Vitamin D is essential for the formation, growth, and repair of bones and for normal calcium absorption and immune function. It is obtained primarily through exposure of the skin to ultraviolet radiation in sunlight, but it can also be obtained from some foods and dietary supplements. Some studies suggest that higher intakes of vitamin D from food and/or supplements and higher levels of vitamin D in the blood are associated with reduced risks of some types of cancer. The goal of this trial is to determine whether a high dose of vitamin D3 (cholecalciferol) can change risk factors associated with breast cancer, such as breast density and a protein called Ki-67. To be eligible, participants must be at high risk of developing breast cancer because they have a past history of DCIS or LCIS, have a known genetic mutation, or have a Gail risk score >1.67%.
This is a Phase II trial

Using Family History Info to Help Determine Breast Cancer Risk

Health Information Technology (HIT) Enhanced Family History Documentation and Management in Primary Care (NCT01468675)

Summary

Knowing a patient's family health history can help a primary care provider determine whether that patient may be at high risk of developing breast cancer or other diseases. However, many primary care providers do not have the time to obtain a family health history or to provide individualized risk assessment during a routine office visit. This study is investigating whether adding a risk report created from a patient's answers to a web-based risk assessment questionnaire on family health history and lifestyle to a patient's medical record will help providers identify high risk patients. To be eligible for this trial, participants must have had a recent visit to a participating primary care practice.

Studying Breast Milk & Cancer Risk in African-American Women

Epigenetics and Breast Cancer Risk in African American Women (NCT01736306)

Summary

Pregnancy and breastfeeding are believed to influence breast cancer risk. Studying cells found in breast milk may provide clues to the genetic changes that increase breast cancer risk. To date, most of the breast milk studied has been collected from white women. Collecting and analyzing breast milk samples from African-American women, and following these women to see who goes on to develop breast cancer, could help researchers learn more about breast cancer risk. To be eligible, participants must identify as African-American, Black, or African; be currently nursing a baby; and have had or be scheduled to have a breast biopsy. (Women who do not identify as African-American, Black or African can participate in another ongoing Breast Milk Study at the University of Massachusetts.)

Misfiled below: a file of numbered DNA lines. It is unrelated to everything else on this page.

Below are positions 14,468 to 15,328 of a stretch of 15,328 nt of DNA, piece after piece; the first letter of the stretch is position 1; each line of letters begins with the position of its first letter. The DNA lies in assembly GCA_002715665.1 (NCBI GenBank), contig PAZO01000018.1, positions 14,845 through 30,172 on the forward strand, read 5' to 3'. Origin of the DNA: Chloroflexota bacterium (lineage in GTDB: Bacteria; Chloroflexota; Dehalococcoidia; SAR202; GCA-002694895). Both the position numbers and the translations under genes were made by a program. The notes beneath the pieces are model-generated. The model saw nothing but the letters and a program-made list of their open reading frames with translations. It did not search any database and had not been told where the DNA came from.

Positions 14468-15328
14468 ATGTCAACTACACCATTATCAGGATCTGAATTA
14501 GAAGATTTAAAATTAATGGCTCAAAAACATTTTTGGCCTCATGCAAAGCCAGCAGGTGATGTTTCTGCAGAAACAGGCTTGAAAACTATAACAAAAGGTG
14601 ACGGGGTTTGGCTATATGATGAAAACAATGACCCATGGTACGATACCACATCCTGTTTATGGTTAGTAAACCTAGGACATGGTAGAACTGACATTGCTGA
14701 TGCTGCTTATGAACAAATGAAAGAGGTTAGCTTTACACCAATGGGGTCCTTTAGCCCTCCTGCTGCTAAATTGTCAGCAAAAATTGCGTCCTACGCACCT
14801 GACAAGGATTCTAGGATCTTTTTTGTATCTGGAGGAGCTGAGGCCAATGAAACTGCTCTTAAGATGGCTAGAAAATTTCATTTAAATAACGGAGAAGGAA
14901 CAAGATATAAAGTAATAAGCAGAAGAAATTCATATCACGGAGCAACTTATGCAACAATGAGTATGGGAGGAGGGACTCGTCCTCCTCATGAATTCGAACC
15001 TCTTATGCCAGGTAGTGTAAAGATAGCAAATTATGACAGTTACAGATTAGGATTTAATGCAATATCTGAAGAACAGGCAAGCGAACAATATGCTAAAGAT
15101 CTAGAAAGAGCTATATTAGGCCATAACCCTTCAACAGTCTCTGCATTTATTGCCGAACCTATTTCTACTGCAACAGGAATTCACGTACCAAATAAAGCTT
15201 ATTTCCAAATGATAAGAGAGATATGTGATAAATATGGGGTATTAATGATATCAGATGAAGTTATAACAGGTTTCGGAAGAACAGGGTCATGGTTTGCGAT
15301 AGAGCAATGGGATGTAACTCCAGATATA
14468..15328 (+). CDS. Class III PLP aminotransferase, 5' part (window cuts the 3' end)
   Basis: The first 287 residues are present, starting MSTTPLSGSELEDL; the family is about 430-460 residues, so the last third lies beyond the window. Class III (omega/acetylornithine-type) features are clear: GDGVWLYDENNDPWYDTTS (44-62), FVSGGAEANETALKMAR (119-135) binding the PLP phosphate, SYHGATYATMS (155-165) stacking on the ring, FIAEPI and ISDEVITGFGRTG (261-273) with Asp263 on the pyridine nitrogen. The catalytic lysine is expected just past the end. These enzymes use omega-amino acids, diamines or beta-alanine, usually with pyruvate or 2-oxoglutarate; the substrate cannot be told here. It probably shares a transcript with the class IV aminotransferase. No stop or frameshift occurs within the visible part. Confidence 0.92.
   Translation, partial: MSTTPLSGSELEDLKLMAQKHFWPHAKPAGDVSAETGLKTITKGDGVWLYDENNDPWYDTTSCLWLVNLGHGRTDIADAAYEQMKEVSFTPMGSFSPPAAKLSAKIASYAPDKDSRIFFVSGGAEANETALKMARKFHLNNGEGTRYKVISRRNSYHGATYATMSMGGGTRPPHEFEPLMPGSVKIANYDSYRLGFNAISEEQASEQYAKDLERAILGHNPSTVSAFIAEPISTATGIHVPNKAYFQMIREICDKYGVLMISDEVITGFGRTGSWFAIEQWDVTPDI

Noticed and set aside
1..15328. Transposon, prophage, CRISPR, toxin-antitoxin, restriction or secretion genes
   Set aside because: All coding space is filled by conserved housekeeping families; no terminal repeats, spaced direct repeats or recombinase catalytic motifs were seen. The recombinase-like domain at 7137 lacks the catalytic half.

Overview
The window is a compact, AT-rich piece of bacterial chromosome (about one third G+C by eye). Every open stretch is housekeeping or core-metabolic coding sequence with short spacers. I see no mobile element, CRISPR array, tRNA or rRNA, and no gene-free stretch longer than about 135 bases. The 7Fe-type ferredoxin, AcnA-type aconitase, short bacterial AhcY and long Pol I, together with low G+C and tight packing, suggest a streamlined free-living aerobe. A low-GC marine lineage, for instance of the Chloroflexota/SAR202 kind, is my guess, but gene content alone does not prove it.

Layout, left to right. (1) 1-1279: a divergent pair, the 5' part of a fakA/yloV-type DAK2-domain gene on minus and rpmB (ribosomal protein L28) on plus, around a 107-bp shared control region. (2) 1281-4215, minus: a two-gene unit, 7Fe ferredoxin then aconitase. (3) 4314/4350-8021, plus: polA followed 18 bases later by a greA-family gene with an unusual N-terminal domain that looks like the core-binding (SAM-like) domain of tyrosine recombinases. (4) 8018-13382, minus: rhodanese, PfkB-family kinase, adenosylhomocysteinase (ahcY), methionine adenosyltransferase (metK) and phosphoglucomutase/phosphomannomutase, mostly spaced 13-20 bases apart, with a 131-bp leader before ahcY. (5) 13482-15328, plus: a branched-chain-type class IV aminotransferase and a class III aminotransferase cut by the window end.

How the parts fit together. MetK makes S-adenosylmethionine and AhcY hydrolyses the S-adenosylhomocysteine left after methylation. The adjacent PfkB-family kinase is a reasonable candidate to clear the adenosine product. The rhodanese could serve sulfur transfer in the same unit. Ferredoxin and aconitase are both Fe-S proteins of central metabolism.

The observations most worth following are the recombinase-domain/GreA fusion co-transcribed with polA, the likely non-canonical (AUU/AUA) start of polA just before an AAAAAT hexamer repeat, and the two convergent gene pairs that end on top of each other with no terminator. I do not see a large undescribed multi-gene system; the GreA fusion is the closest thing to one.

• Participation TimeVia U.S. Mail
  • No Visits Required for this TrialNo travel required 

Side Effects of Ovarian Removal in Women with a BRCA Mutation

(NCT01948609)

Summary

Women who carry a BRCA1 or BRCA2 genetic mutation have a greatly increased risk of developing breast and ovarian cancer. Surgically removing the fallopian tubes and ovaries (called a risk reducing salipingo-ooporectomy or RRSO) reduces the risk of both breast and ovarian cancer because it reduces estrogen production. However, shutting down estrogen production can increase the risk of heart disease, memory problems, osteoporosis and bone fractures and result in a decline in wellbeing and sexual function. This study is comparing the health of women with a BRCA mutation who choose RRSO with women with a BRCA mutation who do not choose RRSO. To be eligible for this study, a woman must have had a genetic test that showed she has a BRCA1 or BRCA2 genetic mutation.

Using MRI to Identify New Breast Cancer Risk Factors

Epidemiology of MRI Parenchymal Enhancement: A New Marker of Breast Cancer Risk (NCT01649661)

Summary

Researchers are studying the normal (non-cancerous, healthy) breast to try to identify new breast cancer risk factors. The purpose of this study is to learn whether a woman's health history and hormone levels influence what her breast looks like on a breast MRI. The investigators' goal is to find a way to identify which women may be at higher risk of developing breast cancer. To be eligible, participants must not have a prior history of cancer and be scheduled for a breast MRI at Memorial Sloan-Kettering Cancer Center.